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Havana Shall Not be Gentrified

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Proof that neoliberal capitalist domination is universal lies in the real estate speculation that underlies the neoliberal dream that “wealth is easy in the capitalist world”.

The most common evidence is finding a sumptuous building being built where previously there had been many modest homes and/or small businesses. If there is not a billboard to inform you, investigate and you will find that the new construction will house or serve a small number of families in very sumptuous conditions.

This phenomenon of capitalism is called “gentrification.” Sometimes it affects whole neighborhoods of humble population and leaves beautiful spaces that certainly can make wide sectors of the citizenship proud –even popular sectors– despite the fact that they hurt the sensitivity of those who worry about the worsening situation of those who previously inhabited those areas.

I remember that, shortly after the triumph of the revolution in Cuba, more than half a century ago, for the first time, I heard of this from a young dreamer named Eusebio Leal.

If I am not mistaken, he, being a history lover, began working as an assistant to the elder historian of the city of Havana, Emilio Roig de Leuchsenring (1889-1964). Eusebio devoted himself so thoroughly to his work that he became, first, a faithful and indispensable assistant to this erudite figure and, after his death, his replacement.

The process of restoration of the historical center of Havana City has gone through several stages after the Office of the Historian was founded –with managerial and operational autonomy– in 1938, on Dr. Emilio Roig de Leuchsenring’s initiative Its purpose was the promotion of the culture of Havana and the conservation of the valuable monumental legacy that the capital of the country treasures.

Eusebio added to his mentor’s teachings his own considerations and theories about the course to be applied to the conservation, reconstruction, and development projects of the capital city of all Cubans. He did it with such brilliance that it soon became clear that no one but he could undertake the complex task of conducting the work.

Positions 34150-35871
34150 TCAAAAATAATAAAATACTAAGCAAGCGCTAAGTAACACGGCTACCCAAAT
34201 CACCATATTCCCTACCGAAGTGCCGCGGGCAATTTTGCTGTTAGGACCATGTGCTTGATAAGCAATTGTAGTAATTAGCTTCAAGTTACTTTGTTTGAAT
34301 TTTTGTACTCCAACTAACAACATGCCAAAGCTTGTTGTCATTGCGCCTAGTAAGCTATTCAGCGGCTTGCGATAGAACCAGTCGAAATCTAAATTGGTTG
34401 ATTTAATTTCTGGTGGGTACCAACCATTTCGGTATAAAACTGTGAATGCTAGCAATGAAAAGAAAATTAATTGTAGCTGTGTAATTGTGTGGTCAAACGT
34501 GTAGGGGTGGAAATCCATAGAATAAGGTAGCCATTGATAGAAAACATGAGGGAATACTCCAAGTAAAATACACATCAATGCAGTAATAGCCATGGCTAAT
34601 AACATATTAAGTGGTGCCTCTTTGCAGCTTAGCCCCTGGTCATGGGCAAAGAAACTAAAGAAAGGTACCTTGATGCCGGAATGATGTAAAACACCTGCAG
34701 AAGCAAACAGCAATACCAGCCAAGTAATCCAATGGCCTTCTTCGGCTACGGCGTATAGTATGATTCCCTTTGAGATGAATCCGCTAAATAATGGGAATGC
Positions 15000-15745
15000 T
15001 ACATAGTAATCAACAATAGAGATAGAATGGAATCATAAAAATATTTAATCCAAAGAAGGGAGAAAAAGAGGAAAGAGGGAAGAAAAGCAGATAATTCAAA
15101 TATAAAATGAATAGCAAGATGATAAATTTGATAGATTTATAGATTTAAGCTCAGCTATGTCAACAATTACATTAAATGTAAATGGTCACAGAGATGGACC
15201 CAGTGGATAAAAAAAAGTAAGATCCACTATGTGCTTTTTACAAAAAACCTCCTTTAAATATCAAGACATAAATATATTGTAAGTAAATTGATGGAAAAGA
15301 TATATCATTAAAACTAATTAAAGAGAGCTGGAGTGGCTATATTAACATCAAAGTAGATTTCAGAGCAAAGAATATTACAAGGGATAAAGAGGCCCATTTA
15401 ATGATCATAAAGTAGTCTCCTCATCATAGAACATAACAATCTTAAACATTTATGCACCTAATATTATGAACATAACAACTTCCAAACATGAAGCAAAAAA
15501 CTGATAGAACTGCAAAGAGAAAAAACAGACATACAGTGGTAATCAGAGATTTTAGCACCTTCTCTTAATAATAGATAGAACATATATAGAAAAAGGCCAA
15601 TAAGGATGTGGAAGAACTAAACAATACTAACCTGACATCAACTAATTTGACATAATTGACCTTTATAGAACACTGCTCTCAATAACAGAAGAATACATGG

He was officially appointed Historian of the City when he had already demonstrated, in daily practice, that he was the ideal person to carry out the ambitious projects that were only in his mind but which he described as fait accompli.

So many people had to be convinced that the need to save Havana was so pressing that it would have to be taken on as a priority together with the education, public health and defense of the country.

This implied such tasks of convincing and promoting that made Eusebio Leal excel as a tribune and diplomat as well as administrator and builder.

Of course, the works and projects of the Office of the Historian of Havana earned enthusiastic patronage from the highest political leadership of the Cuban state, including that of the top leader Fidel Castro, who gave them their full support whenever necessary.

With Eusebio’s personal participation in every promotional detail, the historic center of the Cuban capital was declared a World Heritage SIOPite by UNESCO in 1982. This fueled a process of restoration that has transcended the patrimonial conservation framework and became an example of sustainable local development.

The restoration process had, as a central aim, the concept that the historic center would be not only an act of high architectural and urban value, but also the creation of a site with great cultural, economic and social potential. Eusebio was convinced that a successful rehabilitation should be self-financing and socially participatory.

The restoration process of the Historic Center of Old Havana –based on a model of self-management with a participatory and community approach– has been successful in the Cuban patrimonial context. It has contributed to the objective of guaranteeing the social achievements of the Cuban people within the socialist revolution.

One undoubted social impact of the restoration process is that it created a new awareness about the value of the city, its potential and the feasibility of its recovery.

The restoration of old hotels, the creation of hostels and extra-hotel services of various kinds has created the most visible side of the economy of the historic center. These, together with the commercial activity and handicraft production, have formed a profile that describes the historic center of the city.

Havana will not be gentrified. The population that has given it worldwide fame for its joy, traditions, hospitality, generosity and solidarity will continue to be the absolute owner of the increasingly beautiful and welcoming city.

A CubaNews translation.

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Manuel E. Yepe is a lawyer, economist and journalist. He is a professor at the Higher Institute of International Relations in Havana.

CounterPunch Magazine


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